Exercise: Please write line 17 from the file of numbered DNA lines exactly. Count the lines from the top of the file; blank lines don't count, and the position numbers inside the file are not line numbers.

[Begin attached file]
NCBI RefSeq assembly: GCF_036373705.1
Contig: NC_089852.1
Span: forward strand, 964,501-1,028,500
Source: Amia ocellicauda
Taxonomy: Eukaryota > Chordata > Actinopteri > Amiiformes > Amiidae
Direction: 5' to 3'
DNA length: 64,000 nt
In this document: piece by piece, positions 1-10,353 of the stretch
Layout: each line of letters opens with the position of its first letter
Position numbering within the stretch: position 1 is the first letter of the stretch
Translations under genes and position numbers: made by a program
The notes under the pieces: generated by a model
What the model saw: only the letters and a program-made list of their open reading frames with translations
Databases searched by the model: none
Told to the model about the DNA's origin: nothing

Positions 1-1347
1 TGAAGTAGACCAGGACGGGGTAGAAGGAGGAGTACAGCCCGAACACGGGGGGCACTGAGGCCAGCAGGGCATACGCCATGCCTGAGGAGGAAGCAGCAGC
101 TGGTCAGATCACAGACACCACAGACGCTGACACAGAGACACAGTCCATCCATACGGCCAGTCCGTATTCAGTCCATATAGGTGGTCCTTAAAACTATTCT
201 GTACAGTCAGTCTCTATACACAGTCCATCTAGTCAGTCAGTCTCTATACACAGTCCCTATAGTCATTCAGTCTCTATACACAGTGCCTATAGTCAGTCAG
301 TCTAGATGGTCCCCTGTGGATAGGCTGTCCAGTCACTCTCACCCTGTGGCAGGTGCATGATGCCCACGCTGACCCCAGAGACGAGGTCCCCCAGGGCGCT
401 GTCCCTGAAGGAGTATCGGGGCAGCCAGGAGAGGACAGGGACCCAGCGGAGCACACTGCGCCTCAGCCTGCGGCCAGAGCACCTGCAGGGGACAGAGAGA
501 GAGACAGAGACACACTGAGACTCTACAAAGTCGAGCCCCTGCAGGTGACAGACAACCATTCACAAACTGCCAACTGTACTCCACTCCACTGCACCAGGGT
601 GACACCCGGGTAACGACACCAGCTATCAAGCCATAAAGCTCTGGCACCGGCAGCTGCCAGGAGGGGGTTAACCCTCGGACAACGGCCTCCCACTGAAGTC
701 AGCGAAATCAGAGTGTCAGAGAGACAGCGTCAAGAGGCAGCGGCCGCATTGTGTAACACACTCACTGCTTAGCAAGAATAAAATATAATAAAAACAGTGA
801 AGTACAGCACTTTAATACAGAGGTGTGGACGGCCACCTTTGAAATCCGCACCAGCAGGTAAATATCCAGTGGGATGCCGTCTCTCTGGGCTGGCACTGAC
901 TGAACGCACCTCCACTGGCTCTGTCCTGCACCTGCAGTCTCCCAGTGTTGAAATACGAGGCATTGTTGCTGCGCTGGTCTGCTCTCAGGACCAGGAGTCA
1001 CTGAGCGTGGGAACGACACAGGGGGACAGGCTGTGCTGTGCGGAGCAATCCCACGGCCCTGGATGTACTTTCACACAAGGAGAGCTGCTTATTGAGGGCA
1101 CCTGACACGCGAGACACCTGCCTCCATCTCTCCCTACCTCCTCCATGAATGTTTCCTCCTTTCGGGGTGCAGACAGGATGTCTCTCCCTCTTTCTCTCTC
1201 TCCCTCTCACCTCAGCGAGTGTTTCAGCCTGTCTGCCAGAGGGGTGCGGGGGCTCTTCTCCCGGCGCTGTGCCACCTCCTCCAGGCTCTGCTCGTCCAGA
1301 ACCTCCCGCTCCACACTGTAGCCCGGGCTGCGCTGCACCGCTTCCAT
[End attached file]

1 TGAAGTAGACCAGGACGGGGTAGAAGGAGGAGTACAGCCCGAACACGGGGGGCACTGAGGCCAGCAGGGCATACGCCATGCCTGAGGAGGAAGCAGCAGC